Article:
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The new engine was not only underpowered, but it was also difficult to maintain. Those operating on it would have to shift the whole car to obtain access to the engine! Having said that, the vehicle did not have any obvious safety hazards, but it lacked in simplicity of use and maintenance and was widely despised by many repair shops.

Nash Metropolitan

Back in 1954, parents would tell their adolescent children to behave and achieve excellent grades, or else they’d wind up with the Nash as their first car. Getting a car as a prize for poor grades doesn’t seem so bad, does it? In this instance, it was.

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The Nash was notorious for its awful, underpowered engine. It was also prone to flipping onto its side while turning curves, making it a driving hazard – especially if you’re a kid who wants to travel as quickly as possible.

Oldsmobile Cutlass Supreme Diesel

The aim to improve on earlier models with 5.7-liter V8 engines led to the development of this vehicle. The improved models, like this one, featured 4.3-liter diesel engines and were billed as the “next best thing.” However, as you can expect, they bombed spectacularly.

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The 1979 Oldsmobile’s engine had a habit of blowing up when it reached 90hp in power surges. Obviously, both automobile experts and regular drivers swiftly characterized it as one of the worst cars on the market at the time.

AMC Concord

The AMC Concord of 1978 is on our list of the worst automobiles ever built for good reason. The Concord, although being designed to be a luxury car, was frequently loosing bolts and collapsing in the middle of the motorway.

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Furthermore, it had ineffective shocks that didn’t do anything. It gave its rear passengers a bumpy ride since its roof liner sagged due to the shoddy glue job employed to fasten it.

Austin Allegro

The Austin Allegro, produced by British manufacturer Austin-Morris from 1972 to 1983, was a complete disaster on tires. It suffered several technical faults and mechanical concerns, as well as minor design shortcomings such as unusual size. Talk about a total failure.

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However, as previously said, it experienced technical issues, which finally drove it off the market. Its front axle would fracture, and its body would bend when jacked up (which had to be done often because of said axle problem). Many people adored this automobile, but just as many – if not more – despised it.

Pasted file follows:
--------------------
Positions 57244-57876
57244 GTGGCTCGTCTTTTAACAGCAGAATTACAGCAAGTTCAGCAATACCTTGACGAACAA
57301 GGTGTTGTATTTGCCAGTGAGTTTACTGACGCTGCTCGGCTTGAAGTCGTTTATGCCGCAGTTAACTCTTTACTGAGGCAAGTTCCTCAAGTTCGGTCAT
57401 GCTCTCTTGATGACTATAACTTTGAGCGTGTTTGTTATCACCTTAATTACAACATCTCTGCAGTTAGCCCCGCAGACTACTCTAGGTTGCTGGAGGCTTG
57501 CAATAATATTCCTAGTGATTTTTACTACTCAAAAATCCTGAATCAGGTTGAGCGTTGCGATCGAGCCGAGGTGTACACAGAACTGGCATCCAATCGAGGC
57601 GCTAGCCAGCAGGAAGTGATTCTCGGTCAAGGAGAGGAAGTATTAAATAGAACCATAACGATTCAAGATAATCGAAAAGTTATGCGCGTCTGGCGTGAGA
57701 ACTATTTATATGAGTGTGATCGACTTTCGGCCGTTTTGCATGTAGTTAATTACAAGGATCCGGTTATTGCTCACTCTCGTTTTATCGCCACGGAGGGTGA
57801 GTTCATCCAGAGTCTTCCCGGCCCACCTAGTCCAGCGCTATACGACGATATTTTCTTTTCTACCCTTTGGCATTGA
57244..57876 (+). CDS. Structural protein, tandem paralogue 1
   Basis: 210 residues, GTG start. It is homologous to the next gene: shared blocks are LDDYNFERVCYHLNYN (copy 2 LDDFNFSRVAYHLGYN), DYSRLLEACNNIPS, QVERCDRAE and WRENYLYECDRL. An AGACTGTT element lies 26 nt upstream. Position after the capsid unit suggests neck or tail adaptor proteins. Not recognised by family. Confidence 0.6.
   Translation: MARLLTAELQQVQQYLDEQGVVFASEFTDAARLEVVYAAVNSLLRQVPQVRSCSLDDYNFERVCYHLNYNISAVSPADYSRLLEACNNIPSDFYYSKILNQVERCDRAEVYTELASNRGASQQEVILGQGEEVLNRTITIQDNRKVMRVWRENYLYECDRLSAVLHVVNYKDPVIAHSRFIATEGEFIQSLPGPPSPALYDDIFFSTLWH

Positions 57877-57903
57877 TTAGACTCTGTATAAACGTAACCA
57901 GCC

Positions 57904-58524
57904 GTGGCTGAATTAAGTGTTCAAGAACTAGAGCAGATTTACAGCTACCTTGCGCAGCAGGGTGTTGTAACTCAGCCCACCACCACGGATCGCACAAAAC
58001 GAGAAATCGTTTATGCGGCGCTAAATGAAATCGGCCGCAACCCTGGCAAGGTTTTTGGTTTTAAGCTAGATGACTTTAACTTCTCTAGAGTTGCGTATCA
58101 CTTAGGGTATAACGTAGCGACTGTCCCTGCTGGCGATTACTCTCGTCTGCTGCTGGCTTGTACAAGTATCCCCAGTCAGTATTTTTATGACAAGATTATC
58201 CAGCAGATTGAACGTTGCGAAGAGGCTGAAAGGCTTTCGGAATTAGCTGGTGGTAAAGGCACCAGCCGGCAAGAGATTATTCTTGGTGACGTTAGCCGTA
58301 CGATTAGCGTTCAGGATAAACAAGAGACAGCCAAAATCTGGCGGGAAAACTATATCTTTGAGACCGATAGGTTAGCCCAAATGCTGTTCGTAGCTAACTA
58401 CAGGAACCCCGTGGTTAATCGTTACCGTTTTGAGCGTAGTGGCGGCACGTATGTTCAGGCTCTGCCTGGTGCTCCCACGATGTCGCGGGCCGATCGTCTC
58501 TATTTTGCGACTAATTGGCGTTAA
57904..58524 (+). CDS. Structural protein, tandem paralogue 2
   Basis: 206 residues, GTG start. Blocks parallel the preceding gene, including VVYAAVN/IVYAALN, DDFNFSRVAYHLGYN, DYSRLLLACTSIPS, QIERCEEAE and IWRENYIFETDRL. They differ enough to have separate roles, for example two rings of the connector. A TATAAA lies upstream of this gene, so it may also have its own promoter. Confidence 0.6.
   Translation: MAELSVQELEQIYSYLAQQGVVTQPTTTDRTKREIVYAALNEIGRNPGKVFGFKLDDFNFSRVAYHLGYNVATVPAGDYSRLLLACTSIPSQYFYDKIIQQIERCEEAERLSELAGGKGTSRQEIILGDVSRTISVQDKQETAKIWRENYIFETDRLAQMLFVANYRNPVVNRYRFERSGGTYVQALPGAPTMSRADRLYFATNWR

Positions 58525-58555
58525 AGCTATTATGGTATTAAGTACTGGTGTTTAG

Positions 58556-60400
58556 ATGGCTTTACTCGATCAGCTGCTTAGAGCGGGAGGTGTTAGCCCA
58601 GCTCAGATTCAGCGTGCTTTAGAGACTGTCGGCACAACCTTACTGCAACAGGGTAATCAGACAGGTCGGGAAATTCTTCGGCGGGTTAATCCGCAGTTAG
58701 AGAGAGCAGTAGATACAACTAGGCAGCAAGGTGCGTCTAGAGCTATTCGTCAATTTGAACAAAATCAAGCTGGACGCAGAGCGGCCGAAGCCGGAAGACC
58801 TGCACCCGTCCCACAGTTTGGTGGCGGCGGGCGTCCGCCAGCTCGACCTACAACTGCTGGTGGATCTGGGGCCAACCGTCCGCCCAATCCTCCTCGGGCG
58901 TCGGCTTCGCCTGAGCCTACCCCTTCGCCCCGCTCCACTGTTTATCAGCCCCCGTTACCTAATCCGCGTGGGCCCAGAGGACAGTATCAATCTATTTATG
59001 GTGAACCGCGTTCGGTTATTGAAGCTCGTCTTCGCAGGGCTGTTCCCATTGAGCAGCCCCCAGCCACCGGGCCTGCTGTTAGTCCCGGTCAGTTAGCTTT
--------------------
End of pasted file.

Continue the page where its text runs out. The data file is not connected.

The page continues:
Ferrari Testarossa

Since its introduction in 1984, the Testarossa has ascended the collectors’ lists, propelled by its 4.9-liter flat-12 engine. It has a nice vibe and a particular place in many people’s hearts as a collector automobile. It was a different tale when it was first launched and meant to be used as a daily vehicle.

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By industry standards, the Testarossa was sluggish and had a big footprint. Owning a Testarossa also meant frequent trips to the auto body shop, as the car was notoriously unreliable. The vehicle’s expensive burden led its popularity to plummet soon.

Hummer H3

The Hummer H3 from 2005 is a car that has captivated a specific sort of individual since its introduction. This individual is likely to adore revving their engine and having 200-mile-per-hour street races with their friends while making the greatest noise possible and enjoying every second of it.

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The car is huge and unwieldy, noisy, and technically unimpressive. It also has terrible visibility, awful blind spots, and an underpowered engine that appears to be inadequate when compared to the sort of vehicle it’s put in. It does, however, offer adequate cargo room, which is a benefit.

Morgan Plus 8

The Morgan Plus 8 was designed in the United Kingdom and first appeared in America in 1968. The automobiles transported to America were outfitted with propane gas tanks, which is a bad idea if you know anything about cars.

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The automobile was sluggish as a consequence of the propane engine, which was required for the car to pass the decade’s fuel emissions test. Many individuals equated driving at 30 miles per hour in the Plus 8 to driving at 60 miles per hour.

Chevy Citation

The 1980 Chevy Citation sold quite well at first. That year, it was voted Motor Trend’s Car of the Year, and more than 800,000 units were sold in its first year. So, what happened wrong with the automobile that it ended up on this list?

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Consumer Reports made a mistake. The business examined the car, providing their expert judgment that it was so poorly constructed that it was dangerous to drive. From then, sales fell, and Chevy discontinued manufacturing of the Citation in 1985.